The Irish company that imports coal from a Colombian mine accused of human rights abuses has recorded revenues of €2.3bn.
CMC Coal Marketing, which has supplied millions of tonnes of coal from the Cerrejon Mine for burning at the ESB’s Moneypoint power station, insists the operations in Colombia are all above board.
Human rights groups are pushing for a public hearing on the coal purchase deal. The Department of Communications, Climate Action, and the Environment, as well as the Oireachtas committee with that brief, have asked the ESB for explanations.
Over the past seven years, ESB has sourced some 7.5m tonnes of coal through CMC Coal Marketing, a Dublin-registered company set up to market and distribute coal from Cerrejon in Ireland and internationally.
According to accounts filed in Ireland, the company, which is owned by the same three multinationals as the mine, made an after-tax profit of €62.5m on €2.3bn in revenues in 2017 and it paid €9.2m in tax here.
Its low-key presence is in stark contrast to Cerrejon itself, which is under attack internationally amid claims of evictions, intimidation, and environmental destruction among the poor communities of La Guajira in north Colombia, where it operates one of the world’s largest open cast mines.
Cerrejon has repeatedly denied the allegations but following concerns raised by Dublin South-West Sinn Féin TD Sean Crowe in the Dáil, and a joint letter from Trócaire, Christian Aid, Friends of the Earth, and the Latin America Solidarity Centre, the Oireachtas environment committee wrote to ESB seeking explanations. The department said it has also raised issues with the ESB.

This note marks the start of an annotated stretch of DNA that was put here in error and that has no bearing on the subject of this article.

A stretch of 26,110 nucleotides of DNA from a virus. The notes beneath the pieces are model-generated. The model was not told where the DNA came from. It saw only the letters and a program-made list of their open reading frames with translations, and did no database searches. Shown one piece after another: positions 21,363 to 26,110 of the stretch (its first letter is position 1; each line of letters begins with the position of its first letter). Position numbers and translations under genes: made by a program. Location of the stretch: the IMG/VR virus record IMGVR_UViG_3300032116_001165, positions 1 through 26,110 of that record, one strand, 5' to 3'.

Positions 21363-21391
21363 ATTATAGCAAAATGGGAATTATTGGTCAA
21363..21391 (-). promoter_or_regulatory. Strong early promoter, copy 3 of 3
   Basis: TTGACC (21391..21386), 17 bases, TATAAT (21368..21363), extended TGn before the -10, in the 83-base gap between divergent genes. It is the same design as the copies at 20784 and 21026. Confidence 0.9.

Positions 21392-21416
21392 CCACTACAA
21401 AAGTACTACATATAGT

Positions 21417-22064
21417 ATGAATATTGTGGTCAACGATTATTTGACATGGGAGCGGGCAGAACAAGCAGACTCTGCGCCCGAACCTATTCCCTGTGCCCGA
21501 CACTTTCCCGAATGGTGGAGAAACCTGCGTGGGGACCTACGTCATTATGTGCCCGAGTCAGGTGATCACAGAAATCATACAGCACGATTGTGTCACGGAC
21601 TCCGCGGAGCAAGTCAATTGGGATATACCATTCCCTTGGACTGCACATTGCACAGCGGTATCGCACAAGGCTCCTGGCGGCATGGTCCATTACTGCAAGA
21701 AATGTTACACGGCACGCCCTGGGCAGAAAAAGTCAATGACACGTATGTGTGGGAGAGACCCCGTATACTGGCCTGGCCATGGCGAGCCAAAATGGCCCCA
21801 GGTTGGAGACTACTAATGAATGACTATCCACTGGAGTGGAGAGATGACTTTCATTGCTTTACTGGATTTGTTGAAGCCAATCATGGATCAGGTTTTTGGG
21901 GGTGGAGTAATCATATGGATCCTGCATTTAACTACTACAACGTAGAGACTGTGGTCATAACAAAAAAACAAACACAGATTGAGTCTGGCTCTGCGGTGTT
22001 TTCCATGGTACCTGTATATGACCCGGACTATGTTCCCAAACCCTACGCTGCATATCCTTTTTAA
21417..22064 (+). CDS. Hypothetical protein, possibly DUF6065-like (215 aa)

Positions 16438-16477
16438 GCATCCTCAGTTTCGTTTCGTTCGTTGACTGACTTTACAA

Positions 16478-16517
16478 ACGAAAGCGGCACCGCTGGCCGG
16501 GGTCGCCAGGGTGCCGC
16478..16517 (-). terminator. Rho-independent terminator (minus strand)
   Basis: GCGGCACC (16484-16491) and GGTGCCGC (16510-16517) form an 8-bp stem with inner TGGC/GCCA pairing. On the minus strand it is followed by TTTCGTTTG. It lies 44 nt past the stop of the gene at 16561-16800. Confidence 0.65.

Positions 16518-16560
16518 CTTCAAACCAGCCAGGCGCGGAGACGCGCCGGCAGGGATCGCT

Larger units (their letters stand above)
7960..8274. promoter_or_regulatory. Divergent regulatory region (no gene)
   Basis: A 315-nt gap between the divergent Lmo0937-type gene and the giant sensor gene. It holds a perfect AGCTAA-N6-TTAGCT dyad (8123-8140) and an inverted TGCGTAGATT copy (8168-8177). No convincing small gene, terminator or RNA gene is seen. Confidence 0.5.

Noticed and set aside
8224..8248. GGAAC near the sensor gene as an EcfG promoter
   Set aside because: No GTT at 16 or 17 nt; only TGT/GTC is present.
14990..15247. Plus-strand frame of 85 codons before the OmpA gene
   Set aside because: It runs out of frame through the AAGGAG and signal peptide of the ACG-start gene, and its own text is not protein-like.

ESB said it is a member of the Bettercoal initiative, an international alliance of major coal-buyers, which works to promote improvements in the way the industry operates.
“The Bettercoal assessment of Cerrejon indicates that the mine’s operating principles, including how it conducts its business, treats its staff, and works with its neighbours, are essentially in line with the Bettercoal best practice code,” it said.
Plans are being made to phase out coal at Moneypoint — and the station has recently been off-line because of technical problems — but ESB would not discuss the nature of its purchasing agreement with CMC Coal Marketing or how long it has left to run.
Sian Cowman of the Latin America Solidarity Centre said the company has questions to answer.
“The Bettercoal response is not an adequate answer. It’s an industry-led voluntary standard.
If Moneypoint is to continue for any length of time, we need to be looking deeply at the sources of the coal and the human rights issues implicit in where it comes from, and the best way to do that would be to directly question the ESB.”
CMC was asked a number of questions but the company declined to put forward a spokesperson.
It passed the questions on to the mine which provided a statement of its co-operation with Bettercoal and other independent assessments.
It said it has acted on various recommendations and is continuing to work towards improving relations with the communities in what it said is a very disadvantaged region of Colombia with high poverty rates, poor public services, limited rainfall, and “difficulties in governance”.
“Despite this massive effort, the challenges remain huge, and structural and institutional difficulties in La Guajira persist,” said CMC Coal Marketing.
The sheer scale of the needs — and the expectations of the different groups — does much to explain the negative perception you refer to in regard to Cerrejon’s performance.